EALA passes regional bill on HIV and AIDS

EALA has today debated and passed the HIV and AIDS Prevention and Management Bill 2012. At the same time, the House adjourned the Conflict Management Bill, 2011 to allow more consultations by the Council of Ministers.

The HIV and AIDS Prevention and Management Bill 2012 passed with key crucial amendments to it. With the passing of the Bill, Governments shall ensure that persons living with or affected by HIV and AIDS are protected from all forms of abuse, discrimination and are provided with appropriate support, care and treatment services. The Bill further promotes and puts in place prevention programmes which take cognizance of the new knowledge related to treatment and other areas around HIV and AIDS.

The Bill whose prime mover is Hon Lydia Wanyoto-Mutende, seeks to provide for the prevention and management of HIV and AIDS and for the protection and promotion of the human rights of persons living with or affected by the same. The Bill seeks to create a common, responsive legal framework for HIV and AIDS in the region applying the rights based approach and in incorporating good standards and practices in HIV prevention, treatment, care and support. In her contribution, Hon Wanyoto termed the Bill a matter of ‘life and death’ and one that shall play a significant part in realization of the Common Market Protocol whose fundamental principles include free movement of persons.

In the ensuing debate, Hon Sebalu urged Partner States to put emphasis on education, information and dissemination while Hon Dan Kidega called for the support of the Partner States in propping up industries that manufacture the drugs in the region to facilitate easy access to drugs.

The EAC Council of Ministers reiterated its support for the Bill terming it progressive. Kenya’s Assistant Minister for the EAC, Hon Peter Munya, lauded the region and particularly the Republic of Uganda for availing affordable Anti-Retrovirals (ARVs) to the populace. The Minister told the region to look at turning challenges faced into opportunities in-order to deal with the scourge.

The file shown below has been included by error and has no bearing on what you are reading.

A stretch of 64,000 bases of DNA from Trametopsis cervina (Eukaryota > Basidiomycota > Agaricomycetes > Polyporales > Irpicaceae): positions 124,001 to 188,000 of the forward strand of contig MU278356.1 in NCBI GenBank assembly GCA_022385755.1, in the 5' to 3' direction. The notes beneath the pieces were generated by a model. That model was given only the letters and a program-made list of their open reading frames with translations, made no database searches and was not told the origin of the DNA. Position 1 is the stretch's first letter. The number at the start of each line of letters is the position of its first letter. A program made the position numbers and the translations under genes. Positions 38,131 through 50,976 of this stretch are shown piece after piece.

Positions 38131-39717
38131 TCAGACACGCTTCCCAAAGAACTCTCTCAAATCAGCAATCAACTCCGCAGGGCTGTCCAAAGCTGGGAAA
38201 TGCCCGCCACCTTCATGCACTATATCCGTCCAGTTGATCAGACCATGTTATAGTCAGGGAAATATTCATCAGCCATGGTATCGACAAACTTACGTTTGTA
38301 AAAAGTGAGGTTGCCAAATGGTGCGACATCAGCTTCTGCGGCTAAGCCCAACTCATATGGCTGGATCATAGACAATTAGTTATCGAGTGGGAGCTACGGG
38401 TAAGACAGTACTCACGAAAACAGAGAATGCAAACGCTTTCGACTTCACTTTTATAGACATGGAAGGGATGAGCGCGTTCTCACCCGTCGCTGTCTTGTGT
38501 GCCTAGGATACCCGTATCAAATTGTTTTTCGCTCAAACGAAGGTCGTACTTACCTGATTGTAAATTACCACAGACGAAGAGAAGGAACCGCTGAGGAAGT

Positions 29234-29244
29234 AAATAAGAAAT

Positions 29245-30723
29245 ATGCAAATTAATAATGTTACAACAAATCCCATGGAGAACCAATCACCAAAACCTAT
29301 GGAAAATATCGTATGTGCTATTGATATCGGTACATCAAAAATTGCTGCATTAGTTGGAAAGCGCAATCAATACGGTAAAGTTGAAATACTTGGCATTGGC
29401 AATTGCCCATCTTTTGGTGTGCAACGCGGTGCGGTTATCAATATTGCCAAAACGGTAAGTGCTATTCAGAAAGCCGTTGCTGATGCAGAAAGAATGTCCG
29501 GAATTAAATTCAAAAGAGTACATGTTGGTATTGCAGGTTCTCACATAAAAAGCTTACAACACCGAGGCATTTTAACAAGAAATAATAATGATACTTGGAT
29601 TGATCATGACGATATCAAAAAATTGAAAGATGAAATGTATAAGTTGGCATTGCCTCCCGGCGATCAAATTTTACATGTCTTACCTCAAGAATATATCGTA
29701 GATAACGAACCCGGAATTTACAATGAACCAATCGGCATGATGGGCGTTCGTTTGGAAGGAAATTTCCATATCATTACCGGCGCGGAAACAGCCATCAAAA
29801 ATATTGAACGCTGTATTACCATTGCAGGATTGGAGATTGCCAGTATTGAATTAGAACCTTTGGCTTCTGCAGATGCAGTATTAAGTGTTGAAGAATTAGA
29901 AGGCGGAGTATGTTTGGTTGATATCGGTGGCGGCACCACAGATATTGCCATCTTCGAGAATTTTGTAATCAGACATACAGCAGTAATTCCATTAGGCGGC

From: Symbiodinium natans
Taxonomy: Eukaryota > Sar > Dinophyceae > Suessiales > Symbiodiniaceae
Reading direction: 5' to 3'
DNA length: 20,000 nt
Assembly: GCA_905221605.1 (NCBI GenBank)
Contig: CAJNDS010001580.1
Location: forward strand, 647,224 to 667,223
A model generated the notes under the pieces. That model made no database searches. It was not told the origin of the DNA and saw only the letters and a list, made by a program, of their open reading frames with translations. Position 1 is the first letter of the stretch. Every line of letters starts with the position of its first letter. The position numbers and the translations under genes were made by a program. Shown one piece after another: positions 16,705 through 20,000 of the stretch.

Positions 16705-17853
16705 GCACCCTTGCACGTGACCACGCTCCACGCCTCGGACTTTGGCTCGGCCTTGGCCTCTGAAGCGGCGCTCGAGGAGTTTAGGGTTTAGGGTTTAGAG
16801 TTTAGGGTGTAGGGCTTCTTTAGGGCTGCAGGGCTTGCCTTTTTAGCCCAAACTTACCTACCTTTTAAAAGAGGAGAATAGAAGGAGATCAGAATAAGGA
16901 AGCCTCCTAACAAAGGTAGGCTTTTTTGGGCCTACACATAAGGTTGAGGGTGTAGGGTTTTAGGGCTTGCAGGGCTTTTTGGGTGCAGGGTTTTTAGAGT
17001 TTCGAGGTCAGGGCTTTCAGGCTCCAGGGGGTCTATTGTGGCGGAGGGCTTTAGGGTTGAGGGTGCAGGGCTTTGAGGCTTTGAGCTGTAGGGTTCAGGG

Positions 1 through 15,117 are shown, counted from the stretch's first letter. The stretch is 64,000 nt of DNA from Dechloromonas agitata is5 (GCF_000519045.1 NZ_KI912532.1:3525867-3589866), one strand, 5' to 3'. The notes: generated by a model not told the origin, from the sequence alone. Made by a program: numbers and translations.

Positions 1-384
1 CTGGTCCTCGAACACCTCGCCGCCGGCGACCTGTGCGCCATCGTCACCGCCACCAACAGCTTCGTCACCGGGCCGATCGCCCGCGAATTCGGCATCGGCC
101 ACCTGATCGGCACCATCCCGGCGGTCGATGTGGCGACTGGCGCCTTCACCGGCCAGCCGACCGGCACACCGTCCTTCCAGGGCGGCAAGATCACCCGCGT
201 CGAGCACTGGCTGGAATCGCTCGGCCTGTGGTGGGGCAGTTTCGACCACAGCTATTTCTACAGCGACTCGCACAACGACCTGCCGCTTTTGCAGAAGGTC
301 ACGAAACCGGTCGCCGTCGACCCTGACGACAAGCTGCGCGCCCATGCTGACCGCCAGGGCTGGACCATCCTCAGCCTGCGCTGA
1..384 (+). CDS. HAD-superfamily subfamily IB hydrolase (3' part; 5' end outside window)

The debate benefitted from a prior report of the Committee on General Purpose on the Bill. The report inter alia indicates that the Bill would essentially facilitate greater access to commodities and services related to HIV and AIDS.

The passage of the Bill is a major score for the civil society who were instrumental in birthing the law. Last week the EALA Committee on General Purpose held public hearings in the Partner States in collaboration with the East African National Networks of AIDS Services Organisation (EANNASO).

In a press dispatch, EANNASO through the Executive Director, Lucy Ng’anga termed the Bill pivotal.

‘Having been in the forefront in this quest to have a regional legislation which would not only harmonize the responses to HIV (including establishing regional and cross –border initiatives) within the region, but also adopt the Rights –based Approach and facilitate universal access, we at EANNASO are excited about this remarkable progress. Our energies are reinvigorated at the prospects of the Bill being tabled for the Second and Third Readings and possibly, passage into a Community Act between April 19th – 20th, 2012 when EALA sits. “Together, we can” Ms. Nganga noted.

The Bill shall now await assent by the EAC Heads of State before it can become an Act of the Community.

EALA meanwhile adjourned debate on the Conflict Management Bill 2011 following a motion of the same by the EAC Council of Ministers. The Bill whose mover is Hon Dr. Odette Nyiramilimo, seeks to operationalise the EAC Conflict Prevention and Resolution Mechanism (CPRM) and to establish a legal framework for co-operation between EAC Partner States in the Conflict Management areas. The Bill draws its genesis from wide ranging consultations arising from a conference on conflict held in Bujumbura in October 2008 which drew the participation of national Parliaments and various ministries including that of Defence and Internal Affairs in the respective States, Civil Society Organizations and the academia.

Debating late today, Hon Peter Munya noted that while the Council of Ministers appreciated the ‘letter and spirit of the Bill’, it nevertheless felt obliged to raise weighty matters it (Council) needed further consultations. Key among them Hon Munya said, is with regards to the deployment of an East African Community Force at a time when the East African Community lacks a clear and common structure. The Minister further added that the clause in the Bill calling for suspension of a Partner State that fails to comply with the Bill was tantamount to amendment of the Treaty in a manner outside Article 150 of the Treaty.

Hon Mugisha Muntu argued that a Bill of this magnitude was long overdue if the region was to stem the conflicts and that the region continued to suffer the brunt of conflict every so often.

Hon Dr. F.L. Masha noted that the Bill needed to be dispensed with as a matter of urgency.

Delivering his ruling on the matter, the Speaker, Rt. Hon Abdirahin Abdi urged the Council to re-double its efforts and to take its work on integration matters more seriously. ‘This Bill is not entirely new, it was introduced in September 2011 and the Council by now ought to have gone through it”, the Speaker remarked.

Parliament continues tomorrow.

Source: East African Community (EAC) – Press Release – 24 April 2012